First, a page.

- Activities. Be sure to get your child’s input. Since they’re the ones who’ll be attending the camp, you’ll want to choose one which offers activities your child will enjoy. Some camps emphasize horseback riding, water sports, or outdoor survival skills. If you find one which offers activities your child enjoys, and it’s within your budget, write down the information to compare it with others.
- Facility. If possible, go to the camp before you make your decision to check out the facilities. Are they well maintained? How many children will be in each dormitory or cabin?
If you aren’t able to visit the facility, you may want to scour their website if possible. Quite often a website will answer any questions you might have, contain photographs, menus, and schedules. Some will also offer a virtual tour and map to get a better idea of the surroundings.
The above tips on how to choose the right summer camp for your child are the minimum to consider. Take your time comparing camps, and you’re sure to find one that meets your child’s needs. Once you have made a selection, get the necessary paperwork so you can secure your child’s spot.
How to Create a Summer Camp Checklist
Summer camp can be such a great experience for children and sometimes their parents. After you’ve made your choice about which camp your child will attend and made all financial arrangements, it’s time to gather items to pack. The facility may send a checklist of items each camper will need but just in case they don’t, here’s how to create a summer camp checklist.
A day camp packing list would include a swimsuit, towel, sunscreen and lip balm. Toss in insect repellent, a hat, two filled water bottles, comfortable tennis shoes, sandals, at least one extra set of clothing, and a raincoat or umbrella.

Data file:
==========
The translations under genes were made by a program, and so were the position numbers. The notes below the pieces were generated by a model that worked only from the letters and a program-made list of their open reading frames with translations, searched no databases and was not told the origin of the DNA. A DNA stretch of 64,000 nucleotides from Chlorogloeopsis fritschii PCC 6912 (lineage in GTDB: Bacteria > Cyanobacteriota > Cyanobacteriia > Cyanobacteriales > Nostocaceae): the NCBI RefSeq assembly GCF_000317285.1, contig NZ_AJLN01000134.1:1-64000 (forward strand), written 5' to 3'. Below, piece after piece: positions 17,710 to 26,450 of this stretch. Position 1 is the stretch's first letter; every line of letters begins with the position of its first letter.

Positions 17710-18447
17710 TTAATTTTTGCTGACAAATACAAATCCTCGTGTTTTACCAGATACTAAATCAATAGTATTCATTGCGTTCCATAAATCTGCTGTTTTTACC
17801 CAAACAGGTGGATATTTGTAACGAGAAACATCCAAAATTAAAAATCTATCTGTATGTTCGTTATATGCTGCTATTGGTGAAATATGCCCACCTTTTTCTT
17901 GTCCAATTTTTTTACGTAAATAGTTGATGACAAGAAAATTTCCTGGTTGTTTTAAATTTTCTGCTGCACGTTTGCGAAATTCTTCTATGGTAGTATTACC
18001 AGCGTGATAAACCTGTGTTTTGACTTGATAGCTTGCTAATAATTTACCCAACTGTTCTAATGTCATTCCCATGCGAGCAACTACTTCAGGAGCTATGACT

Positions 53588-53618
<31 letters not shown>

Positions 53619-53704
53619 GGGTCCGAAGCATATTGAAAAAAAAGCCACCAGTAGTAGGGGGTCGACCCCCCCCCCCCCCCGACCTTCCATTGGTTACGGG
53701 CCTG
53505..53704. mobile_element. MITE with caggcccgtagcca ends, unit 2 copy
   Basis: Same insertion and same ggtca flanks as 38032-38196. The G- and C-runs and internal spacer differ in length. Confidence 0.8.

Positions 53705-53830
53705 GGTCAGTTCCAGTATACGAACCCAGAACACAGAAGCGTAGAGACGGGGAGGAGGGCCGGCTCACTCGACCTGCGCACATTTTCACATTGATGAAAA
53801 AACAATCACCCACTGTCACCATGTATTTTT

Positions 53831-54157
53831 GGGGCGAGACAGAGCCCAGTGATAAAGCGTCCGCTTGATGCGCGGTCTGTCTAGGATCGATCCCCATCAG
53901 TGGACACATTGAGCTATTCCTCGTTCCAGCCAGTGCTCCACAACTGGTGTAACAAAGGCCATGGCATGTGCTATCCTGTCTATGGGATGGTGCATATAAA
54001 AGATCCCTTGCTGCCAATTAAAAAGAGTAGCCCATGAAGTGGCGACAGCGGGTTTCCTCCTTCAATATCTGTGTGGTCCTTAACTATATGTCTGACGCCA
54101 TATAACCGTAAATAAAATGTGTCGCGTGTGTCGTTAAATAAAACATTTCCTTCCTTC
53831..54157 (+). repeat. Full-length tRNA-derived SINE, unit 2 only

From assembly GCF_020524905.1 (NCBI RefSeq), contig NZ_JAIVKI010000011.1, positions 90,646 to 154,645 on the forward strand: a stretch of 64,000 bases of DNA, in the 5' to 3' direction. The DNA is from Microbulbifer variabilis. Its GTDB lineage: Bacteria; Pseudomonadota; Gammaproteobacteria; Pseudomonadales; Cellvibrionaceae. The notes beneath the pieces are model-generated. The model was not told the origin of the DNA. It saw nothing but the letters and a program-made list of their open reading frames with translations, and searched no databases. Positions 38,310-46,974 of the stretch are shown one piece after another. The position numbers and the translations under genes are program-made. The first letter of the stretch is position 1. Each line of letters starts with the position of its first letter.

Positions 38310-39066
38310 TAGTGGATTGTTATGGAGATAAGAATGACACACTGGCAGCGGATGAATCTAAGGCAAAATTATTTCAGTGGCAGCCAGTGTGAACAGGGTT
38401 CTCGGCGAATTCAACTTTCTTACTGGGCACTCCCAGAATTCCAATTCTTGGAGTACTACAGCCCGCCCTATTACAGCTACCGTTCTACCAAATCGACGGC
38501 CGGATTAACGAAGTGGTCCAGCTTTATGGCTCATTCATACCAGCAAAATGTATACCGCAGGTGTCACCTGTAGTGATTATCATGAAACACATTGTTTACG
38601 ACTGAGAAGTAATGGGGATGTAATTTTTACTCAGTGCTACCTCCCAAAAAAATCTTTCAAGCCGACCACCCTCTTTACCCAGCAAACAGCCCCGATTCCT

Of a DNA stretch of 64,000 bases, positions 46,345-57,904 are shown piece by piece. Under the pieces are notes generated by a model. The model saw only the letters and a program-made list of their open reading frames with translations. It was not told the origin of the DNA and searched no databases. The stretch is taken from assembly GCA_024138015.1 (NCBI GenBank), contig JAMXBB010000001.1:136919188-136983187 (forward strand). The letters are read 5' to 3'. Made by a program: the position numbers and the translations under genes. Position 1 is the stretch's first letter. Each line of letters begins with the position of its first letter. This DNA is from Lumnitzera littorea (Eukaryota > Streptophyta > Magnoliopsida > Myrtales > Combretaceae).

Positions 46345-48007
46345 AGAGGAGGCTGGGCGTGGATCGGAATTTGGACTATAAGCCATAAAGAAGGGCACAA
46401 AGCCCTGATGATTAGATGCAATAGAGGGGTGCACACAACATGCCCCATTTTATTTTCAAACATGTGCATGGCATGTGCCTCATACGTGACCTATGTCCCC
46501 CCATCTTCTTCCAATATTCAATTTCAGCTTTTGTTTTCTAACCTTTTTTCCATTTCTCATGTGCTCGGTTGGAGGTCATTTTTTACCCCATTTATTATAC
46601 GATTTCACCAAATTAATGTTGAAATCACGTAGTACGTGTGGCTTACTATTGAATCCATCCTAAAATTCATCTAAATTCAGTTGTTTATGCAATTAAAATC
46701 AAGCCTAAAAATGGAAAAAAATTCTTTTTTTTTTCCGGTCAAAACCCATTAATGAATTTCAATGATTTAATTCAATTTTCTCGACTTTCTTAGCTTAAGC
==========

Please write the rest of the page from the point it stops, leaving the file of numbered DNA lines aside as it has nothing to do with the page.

If your child has serious allergic reactions or is taking prescribed medication, this should also be on the list. To ensure staff is aware of your child’s situation and can deal with it properly, talk to the camp director beforehand and also include a note to explain how medicine is administered to your child.
Check to see if the day camp will provide lunch and a snack. If they aren’t offered, pack a sandwich (not peanut butter–most camps avoid peanuts because of allergic children), a piece of fruit, and juice in a box. Avoid sending chocolate as a snack, choosing granola or an energy bar as an alternative.
It would be a good idea to bring along a snack when you pick your child up. They’ve been busy all day and will probably be hungry and thirsty. Having something available will also be cheaper and healthier than stopping at a drive-through on the way home.
Overnight camping requires the same basic list as for day camp except more is added. Begin by knowing how long the camp lasts. Many are one to two weeks, but some are longer. Pack twice as many socks and underwear as the days of the camp if washing machines aren’t available.
Here’s what you’ll need if laundry service is available. One t-shirt for each day of the week, several sweatshirts or a jacket in case it gets chilly, a pair of shorts for each day of the week as well as two pairs of long pants, two pairs of long pajamas, two pairs of comfortable shoes (tennis shoes or hiking boots) and a pair of flip flops for showering.